Next week is my last yoga session, before I hand over to Yoga Summer School, where various yoga teachers donate their time and pay to the Haven Hereford.
My yoga class also run their own weekly raffle with donations of their spare change and bring in their own small prizes. Money raised is donated termly to the Haven. These small donations can be used to buy little things such as handwash or flowers to brighten up the venue. The yoga students are a lovely group of people, I will miss them all. . . Raj will take over my class in the Autumn.
A couple of weeks ago I visited my friend Corine. She runs a B &B from her home at Parliament Barn. www.parliament-barn.co.uk Corine also cuts my hair, she trained with Vidal Sassoon and Toni and Guy, and I always get a brilliant haircut. Now, isn't this the most marvellous place to go and get a hair cut - in the middle of the Herefordshire countryside, with a walk to the river with Archie, the dog included.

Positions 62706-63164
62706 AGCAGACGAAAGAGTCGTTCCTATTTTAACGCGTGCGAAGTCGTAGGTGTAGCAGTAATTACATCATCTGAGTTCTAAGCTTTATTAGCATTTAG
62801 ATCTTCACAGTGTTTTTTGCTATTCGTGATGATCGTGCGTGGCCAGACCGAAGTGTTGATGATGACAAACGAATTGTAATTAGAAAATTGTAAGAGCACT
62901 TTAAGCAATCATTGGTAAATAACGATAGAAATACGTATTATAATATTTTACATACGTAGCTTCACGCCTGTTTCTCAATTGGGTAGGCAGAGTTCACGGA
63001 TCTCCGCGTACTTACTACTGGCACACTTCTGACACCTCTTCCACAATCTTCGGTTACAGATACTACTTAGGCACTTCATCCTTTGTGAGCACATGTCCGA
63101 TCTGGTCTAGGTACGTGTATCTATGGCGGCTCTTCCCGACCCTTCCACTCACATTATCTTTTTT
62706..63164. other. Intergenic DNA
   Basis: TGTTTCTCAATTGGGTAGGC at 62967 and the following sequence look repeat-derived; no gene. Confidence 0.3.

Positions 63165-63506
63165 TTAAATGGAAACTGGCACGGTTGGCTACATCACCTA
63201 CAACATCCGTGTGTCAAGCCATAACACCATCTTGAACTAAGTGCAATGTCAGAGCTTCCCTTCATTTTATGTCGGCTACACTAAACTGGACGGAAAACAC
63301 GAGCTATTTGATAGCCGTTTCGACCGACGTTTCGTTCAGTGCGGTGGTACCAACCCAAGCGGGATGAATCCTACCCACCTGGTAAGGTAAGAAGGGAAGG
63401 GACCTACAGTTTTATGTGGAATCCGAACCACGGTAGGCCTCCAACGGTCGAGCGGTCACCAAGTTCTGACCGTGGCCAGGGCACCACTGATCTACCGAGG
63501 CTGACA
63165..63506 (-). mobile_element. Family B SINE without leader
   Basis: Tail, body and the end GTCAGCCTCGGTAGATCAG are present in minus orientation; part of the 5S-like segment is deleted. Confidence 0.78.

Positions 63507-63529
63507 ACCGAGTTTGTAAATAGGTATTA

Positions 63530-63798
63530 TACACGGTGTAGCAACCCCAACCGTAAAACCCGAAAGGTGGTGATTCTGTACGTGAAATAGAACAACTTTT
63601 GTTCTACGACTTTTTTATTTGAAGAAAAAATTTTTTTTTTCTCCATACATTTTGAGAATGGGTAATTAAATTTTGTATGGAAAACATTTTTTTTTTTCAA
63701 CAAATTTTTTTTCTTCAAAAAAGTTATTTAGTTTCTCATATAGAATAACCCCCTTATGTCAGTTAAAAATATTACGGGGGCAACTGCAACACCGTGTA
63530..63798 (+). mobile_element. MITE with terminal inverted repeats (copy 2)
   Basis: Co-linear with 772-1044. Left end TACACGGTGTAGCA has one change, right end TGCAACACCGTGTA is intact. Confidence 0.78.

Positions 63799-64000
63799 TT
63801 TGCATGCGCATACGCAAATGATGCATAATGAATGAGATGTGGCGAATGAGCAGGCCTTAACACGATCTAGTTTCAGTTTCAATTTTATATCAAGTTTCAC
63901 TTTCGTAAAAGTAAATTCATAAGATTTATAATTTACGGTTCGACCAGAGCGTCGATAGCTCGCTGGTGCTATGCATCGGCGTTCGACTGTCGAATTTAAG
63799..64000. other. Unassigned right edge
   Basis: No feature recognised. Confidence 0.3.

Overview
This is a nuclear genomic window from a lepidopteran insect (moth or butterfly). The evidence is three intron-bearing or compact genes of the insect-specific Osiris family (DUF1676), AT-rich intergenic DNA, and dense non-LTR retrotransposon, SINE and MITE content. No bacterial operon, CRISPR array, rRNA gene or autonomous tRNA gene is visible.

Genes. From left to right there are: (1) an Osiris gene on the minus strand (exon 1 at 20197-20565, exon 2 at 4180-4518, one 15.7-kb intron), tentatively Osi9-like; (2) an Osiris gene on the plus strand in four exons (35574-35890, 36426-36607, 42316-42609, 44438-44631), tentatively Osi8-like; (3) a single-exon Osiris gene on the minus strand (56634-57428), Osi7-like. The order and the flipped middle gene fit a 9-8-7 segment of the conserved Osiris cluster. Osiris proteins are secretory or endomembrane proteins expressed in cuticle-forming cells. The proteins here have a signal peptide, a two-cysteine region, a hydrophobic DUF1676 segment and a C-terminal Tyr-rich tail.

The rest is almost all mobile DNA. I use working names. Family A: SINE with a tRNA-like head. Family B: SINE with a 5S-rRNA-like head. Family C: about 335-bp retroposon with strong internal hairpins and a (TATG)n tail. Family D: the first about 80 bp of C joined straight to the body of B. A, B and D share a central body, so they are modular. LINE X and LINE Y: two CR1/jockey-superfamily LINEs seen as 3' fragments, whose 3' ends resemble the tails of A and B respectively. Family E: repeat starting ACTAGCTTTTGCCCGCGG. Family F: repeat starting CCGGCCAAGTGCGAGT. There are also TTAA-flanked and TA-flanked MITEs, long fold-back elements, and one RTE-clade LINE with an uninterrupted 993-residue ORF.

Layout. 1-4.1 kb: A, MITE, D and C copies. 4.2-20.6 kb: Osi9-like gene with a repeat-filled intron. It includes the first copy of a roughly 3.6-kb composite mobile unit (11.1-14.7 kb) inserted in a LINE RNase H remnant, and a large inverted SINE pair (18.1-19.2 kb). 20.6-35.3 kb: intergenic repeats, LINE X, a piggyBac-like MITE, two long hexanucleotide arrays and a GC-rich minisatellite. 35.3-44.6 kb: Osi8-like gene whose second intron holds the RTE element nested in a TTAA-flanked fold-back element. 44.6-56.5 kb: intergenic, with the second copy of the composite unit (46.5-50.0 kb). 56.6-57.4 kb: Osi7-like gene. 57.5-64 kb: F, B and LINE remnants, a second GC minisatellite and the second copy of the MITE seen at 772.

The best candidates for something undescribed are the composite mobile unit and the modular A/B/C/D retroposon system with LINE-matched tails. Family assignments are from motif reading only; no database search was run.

I've recently been given some vintage buttons and buckles. Two sets on cards: 4 light green 4 buttons with a an Art Deco triangular shaped buckle, free with a magazine, and 'fashionable' glass ones. I love the pearlised ones. As it happens I have been reading an excellent historical novel book by Rose Tremain, 'Music and Silence', set in sixteenth century Denmark. And there are a wonderful couple of paragraphs about buttons - their texture and allure - produced by the old button maker of Odense, and gifted to the young prince . . .
"There were buttons made of of silver and gold, of glass and pewter and bone and tortoiseshell. There were iron buttons and buttons of brass, copper, leather, ivory and pearl. And Christian was mesmerized by the button bag. To plunge his hand into it and feel the great quantity of button slip and tumble through his fingers created in him a shivery feeling of unalloyed delight. . . . .